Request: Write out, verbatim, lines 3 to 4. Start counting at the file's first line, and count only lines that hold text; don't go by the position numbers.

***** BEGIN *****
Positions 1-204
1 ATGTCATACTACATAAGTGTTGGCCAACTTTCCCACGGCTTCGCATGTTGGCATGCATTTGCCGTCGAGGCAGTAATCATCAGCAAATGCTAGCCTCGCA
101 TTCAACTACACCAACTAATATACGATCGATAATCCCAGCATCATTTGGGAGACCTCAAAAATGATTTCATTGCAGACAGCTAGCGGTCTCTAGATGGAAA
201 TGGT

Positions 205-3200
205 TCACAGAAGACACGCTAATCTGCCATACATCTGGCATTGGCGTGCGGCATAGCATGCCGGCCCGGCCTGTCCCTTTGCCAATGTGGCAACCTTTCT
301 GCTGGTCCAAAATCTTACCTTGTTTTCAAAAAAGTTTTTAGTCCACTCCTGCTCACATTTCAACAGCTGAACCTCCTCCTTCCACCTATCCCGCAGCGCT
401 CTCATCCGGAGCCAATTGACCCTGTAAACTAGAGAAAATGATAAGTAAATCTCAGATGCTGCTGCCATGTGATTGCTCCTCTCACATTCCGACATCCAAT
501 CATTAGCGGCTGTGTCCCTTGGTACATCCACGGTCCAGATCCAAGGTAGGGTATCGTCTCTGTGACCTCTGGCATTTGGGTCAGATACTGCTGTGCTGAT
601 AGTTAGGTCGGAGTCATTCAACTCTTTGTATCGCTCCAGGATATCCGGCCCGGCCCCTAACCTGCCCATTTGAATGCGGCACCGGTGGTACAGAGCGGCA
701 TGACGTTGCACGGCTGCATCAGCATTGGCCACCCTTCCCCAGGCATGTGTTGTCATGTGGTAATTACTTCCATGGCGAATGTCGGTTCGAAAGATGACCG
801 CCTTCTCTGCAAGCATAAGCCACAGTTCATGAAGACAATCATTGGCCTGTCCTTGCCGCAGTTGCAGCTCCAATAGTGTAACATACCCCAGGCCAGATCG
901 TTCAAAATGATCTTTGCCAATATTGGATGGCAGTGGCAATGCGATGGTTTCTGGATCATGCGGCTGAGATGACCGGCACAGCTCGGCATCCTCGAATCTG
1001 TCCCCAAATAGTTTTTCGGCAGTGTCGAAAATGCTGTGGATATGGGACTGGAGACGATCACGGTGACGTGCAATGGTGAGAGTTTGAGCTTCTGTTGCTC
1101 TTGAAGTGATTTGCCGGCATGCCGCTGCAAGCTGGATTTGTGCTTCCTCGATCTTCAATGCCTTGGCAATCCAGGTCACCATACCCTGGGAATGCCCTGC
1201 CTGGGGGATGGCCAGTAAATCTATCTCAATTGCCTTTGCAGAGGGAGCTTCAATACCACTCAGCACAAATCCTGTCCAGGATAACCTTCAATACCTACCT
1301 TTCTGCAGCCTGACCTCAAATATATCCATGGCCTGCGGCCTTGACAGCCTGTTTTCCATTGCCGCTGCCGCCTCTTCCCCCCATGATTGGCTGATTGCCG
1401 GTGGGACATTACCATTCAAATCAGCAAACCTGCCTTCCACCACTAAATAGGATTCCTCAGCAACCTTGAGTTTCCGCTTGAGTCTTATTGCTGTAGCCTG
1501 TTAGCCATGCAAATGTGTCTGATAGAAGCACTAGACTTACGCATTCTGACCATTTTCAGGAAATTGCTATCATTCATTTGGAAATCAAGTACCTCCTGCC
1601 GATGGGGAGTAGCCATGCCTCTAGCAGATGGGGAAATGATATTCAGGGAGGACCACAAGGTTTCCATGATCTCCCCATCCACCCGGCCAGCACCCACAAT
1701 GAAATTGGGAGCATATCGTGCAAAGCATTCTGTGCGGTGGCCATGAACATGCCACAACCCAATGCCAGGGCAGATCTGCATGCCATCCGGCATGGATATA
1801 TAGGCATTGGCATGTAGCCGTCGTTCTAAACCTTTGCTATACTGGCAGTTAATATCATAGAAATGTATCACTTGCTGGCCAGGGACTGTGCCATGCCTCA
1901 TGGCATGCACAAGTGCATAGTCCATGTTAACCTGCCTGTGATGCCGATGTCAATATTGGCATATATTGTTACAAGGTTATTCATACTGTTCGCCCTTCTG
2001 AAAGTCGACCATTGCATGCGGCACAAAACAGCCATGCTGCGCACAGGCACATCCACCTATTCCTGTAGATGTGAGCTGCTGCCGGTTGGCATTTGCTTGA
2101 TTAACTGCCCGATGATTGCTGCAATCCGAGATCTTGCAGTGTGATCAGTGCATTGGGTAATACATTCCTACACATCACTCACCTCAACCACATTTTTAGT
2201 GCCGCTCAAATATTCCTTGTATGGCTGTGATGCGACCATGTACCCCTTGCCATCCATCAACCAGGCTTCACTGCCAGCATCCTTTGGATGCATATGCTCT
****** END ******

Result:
101 TTCAACTACACCAACTAATATACGATCGATAATCCCAGCATCATTTGGGAGACCTCAAAAATGATTTCATTGCAGACAGCTAGCGGTCTCTAGATGGAAA
201 TGGT